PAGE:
Granadillo Award for the Islam Quintet

Text of the speech made by Tariq Ali upon receiving the Granadillo Award, January 2, 2010

Thank you very much and I am privileged to be so honored, but I am only too aware of the significance of this day and the fact that you are honoring the ideas expressed in the ‘Shadows of the Pomegranate Tree’, the first novel of the Quintet that I started writing in this city over twenty years ago. I wanted to remind readers of the last tormented days of Islamic civilization in al-Andalus; not for reasons of nostalgia, but because the crimes that were committed—the burning of the books in the Bibbarambla a few minutes walk from where we are now, the expulsion of the Jews, the forced conversions, the auto-da-fes (burning of heretics on the stake), the Inquisition and  …

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Preface – Protocols of the Elders of Sodom

Preface to The Protocols of the Elders of Sodom

What these essays share in common is a refusal to downgrade politics and history in favour of academic ‘discourse’, the general trend of which has, over the last three decades, been mind-numbing. Aijaz Ahmed, in particular, has written sharply on the impact of postmodernism on discussions of literature and culture as a whole. The same three decades also produced a single and dominant narrative in the form of global capitalism, policed by the economic, political and ideological instruments of the Washington Consensus. This ensemble of relations, in which campus postmodernism played a significant part by encouraging blindness, was severely disrupted by the Wall Street crash of 2008. The events of 9/11 and the subsequent occupations of Afghanistan and Iraq had already made it difficult to completely ignore history. The  …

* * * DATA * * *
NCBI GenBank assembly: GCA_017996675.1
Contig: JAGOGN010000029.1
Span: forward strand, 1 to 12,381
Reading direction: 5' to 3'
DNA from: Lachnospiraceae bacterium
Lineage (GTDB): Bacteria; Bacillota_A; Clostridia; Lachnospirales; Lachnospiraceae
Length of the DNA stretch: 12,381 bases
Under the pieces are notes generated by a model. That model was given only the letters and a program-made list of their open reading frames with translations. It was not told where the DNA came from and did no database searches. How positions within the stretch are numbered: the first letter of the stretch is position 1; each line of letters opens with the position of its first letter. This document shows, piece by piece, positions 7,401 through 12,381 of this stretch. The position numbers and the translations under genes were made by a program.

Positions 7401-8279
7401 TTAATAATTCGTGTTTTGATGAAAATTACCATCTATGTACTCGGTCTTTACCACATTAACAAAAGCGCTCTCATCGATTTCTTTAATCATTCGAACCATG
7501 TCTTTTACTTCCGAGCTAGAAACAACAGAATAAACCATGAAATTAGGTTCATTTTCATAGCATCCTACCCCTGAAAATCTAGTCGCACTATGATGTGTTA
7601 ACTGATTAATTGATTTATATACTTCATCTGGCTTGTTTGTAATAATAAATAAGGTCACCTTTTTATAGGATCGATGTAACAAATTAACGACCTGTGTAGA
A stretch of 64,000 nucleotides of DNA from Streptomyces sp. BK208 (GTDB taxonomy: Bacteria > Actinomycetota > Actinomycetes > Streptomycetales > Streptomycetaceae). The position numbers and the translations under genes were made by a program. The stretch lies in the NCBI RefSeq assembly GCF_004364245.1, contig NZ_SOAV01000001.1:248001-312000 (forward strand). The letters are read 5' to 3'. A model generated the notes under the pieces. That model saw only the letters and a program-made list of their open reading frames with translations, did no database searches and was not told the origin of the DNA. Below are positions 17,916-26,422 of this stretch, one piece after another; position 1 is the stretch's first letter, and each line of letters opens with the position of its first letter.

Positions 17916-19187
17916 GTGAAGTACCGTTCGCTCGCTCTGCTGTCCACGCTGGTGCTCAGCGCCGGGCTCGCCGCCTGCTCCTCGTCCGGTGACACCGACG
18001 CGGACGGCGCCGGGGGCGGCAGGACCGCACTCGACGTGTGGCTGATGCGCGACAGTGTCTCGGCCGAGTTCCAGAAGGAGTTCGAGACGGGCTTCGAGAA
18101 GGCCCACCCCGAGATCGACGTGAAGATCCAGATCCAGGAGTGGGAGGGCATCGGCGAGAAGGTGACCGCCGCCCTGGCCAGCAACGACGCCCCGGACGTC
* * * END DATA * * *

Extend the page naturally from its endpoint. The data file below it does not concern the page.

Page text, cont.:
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From the archive

  • ‘Six years of a war of terror’

    October 26, 2007

    ‘Six years of a war of terror’, an interview with Tariq Ali by Sherry Wolf for Socialist Worker, October 26, 2007

    This is the sixth anniversary of the U.S. war on Afghanistan, which a lot of people see as the “good” battle in the “war on terror,” as opposed to Iraq. Is that true?

    I have always argued that this was essentially a crude war of revenge to hit back immediately after the September 11 attacks—for political leaders to show the American population that “we are busy defending you.” It had no other major purpose to it other than being for revenge—an eye for an eye.

    The second aim of this war, as Bush spelled it out, was to capture Osama bin Laden “dead or alive.” Those were his exact words, which we shouldn’t forget. Apart from that,  …

  • ‘The Assault on Mumbai’

    November 3, 2008

    ‘The Assault on Mumbai’ by Tariq Ali for Counterpunch, November 27, 2008

    The terrorist assault on Mumbai’s five-star hotels was well planned, but did not require a great deal of logistic intelligence: all the targets were soft. The aim was to create mayhem by shining the spotlight on India and its problems and in that the terrorists were successful. The identity of the black-hooded group remains a mystery.

    The Deccan Mujahedeen, which claimed the outrage in an e-mail press release, is certainly a new name probably chosen for this single act. But speculation is rife. A senior Indian naval officer has claimed that the attackers (who arrived in a ship, the M V Alpha) were linked to Somali pirates, implying that this was a revenge attack for the Indian Navy’s successful if bloody action against pirates in the  …